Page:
On March 1, 2017, the Securities and Exchange Commission (SEC) published for comment proposed amendments to Rule 15c2-12 under the Securities Exchange Act of 1934 (Exchange Act) that would expand the list of events triggering a notice by issuers of municipal securities to the Municipal Securities Rulemaking Board (MSRB) through its Electronic Municipal Market Access (EMMA) system, which is the official source for municipal securities disclosures and related market data.
On March 1, 2017, the Securities and Exchange Commission (SEC) provided notice that the International Financial Reporting Standards (IFRS) taxonomy has been published on the SEC’s website as provided for by the EDGAR Filer Manual. Foreign private issuers (FPIs) that prepare their financial statements in accordance with IFRS and are subject to Rule 405 may immediately begin submitting their financial statements in interactive data format using the eXtensible Business Reporting Language (XBRL). Indeed, existing Rule 405 would require FPIs to submit financial data in XBRL upon publication of the IFRS taxonomy (which would be as early as May 1, 2017, for an FPI with a fiscal year ending December 31, 2016, filing a Form 20-F). However, the SEC is giving FPIs time to comply with the requirement by allowing them to wait and submit financial data in XBRL with their first annual report on Form 20-F or 40-F for a fiscal period ending on or after December 15, 2017.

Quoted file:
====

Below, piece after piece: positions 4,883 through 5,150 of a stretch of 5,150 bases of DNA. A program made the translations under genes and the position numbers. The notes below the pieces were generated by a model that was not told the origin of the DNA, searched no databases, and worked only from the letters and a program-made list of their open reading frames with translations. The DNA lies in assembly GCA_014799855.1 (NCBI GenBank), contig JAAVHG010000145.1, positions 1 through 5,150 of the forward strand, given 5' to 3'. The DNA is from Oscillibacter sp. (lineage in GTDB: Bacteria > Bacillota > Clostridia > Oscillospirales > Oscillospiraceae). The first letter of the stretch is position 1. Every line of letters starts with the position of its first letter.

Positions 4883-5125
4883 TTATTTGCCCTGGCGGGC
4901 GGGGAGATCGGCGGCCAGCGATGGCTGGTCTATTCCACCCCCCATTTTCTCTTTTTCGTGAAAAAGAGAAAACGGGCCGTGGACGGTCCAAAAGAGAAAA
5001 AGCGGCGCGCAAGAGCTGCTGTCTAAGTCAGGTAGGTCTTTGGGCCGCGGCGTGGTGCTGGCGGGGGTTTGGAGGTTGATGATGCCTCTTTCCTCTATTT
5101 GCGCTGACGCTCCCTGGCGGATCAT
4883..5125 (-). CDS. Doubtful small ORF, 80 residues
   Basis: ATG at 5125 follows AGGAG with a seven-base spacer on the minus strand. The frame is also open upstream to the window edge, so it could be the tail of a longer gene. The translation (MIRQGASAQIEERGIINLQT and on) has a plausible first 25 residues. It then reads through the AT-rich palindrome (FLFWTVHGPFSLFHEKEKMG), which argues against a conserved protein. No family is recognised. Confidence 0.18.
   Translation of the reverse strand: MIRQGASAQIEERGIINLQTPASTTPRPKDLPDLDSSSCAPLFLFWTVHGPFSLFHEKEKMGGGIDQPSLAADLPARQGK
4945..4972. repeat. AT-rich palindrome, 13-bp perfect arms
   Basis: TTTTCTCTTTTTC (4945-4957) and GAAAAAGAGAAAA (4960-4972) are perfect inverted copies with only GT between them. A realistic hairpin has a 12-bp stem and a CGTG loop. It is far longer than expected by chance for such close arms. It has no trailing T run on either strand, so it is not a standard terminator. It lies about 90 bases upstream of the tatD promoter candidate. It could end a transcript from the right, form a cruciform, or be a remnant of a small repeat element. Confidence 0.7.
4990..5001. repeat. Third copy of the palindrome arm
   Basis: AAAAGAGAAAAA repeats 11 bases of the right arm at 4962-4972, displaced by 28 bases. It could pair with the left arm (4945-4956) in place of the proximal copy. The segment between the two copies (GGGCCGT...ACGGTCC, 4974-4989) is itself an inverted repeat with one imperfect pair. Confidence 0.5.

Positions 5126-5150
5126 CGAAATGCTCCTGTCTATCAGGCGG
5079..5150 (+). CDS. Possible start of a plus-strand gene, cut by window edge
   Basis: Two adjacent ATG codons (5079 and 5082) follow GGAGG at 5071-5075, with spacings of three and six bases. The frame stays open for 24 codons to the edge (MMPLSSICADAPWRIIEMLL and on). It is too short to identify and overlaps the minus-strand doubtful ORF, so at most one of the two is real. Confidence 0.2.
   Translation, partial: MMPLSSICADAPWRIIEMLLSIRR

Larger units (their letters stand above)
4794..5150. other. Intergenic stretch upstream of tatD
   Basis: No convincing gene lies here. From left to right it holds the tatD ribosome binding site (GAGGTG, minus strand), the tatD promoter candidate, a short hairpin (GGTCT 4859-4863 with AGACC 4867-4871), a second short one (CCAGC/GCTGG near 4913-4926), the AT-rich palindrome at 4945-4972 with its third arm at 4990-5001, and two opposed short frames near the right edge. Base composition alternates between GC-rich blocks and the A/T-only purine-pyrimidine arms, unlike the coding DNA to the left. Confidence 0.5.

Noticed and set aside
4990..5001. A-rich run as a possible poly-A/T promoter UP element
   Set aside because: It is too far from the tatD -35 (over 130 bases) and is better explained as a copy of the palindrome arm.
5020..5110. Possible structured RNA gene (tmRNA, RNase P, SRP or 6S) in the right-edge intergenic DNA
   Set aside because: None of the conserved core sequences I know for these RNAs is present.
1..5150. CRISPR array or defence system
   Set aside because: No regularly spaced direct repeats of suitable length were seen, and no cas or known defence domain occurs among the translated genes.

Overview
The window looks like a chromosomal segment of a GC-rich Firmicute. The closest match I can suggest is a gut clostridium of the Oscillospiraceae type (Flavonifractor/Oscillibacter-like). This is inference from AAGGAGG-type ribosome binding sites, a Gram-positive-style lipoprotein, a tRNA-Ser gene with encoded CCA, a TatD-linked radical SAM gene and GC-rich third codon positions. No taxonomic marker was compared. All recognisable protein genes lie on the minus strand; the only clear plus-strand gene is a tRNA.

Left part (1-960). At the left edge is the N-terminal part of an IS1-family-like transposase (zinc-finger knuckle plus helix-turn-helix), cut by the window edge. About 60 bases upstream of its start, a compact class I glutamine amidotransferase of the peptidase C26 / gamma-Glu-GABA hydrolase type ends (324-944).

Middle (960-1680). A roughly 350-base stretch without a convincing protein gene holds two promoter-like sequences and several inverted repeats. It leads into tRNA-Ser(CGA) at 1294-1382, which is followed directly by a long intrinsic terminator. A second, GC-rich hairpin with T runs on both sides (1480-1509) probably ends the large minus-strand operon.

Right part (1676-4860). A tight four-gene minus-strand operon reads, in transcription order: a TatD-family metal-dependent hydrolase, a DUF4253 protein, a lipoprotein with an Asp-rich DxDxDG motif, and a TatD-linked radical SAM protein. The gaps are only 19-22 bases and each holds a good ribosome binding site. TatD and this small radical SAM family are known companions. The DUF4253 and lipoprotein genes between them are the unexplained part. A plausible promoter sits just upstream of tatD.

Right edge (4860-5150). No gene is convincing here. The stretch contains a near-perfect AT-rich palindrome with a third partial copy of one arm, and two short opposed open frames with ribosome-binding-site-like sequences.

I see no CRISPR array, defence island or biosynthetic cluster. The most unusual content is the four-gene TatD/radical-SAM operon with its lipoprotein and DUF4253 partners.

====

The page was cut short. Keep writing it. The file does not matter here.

The Trump presidency is halfway through its first 100 days. The legislative and executive branches are under a unified Republican government for only the second time since the Eisenhower administration, and the GOP is seeking to use this rare opportunity to advance its policy agenda. The Republicans’ early priorities, including the Congressional Review Act (CRA) resolutions and Cabinet nominations, are simple majority votes. Debate continues to swirl within the GOP over the Obamacare repeal and replace reconciliation bill, with some Republicans in Congress viewing the recently released legislation as insufficiently conservative, while others worry that it is too far to the right. Similar conflicts are likely to emerge in the coming months in the debate over tax reform, in which Republicans continue to struggle to unify behind an approach to lowering rates.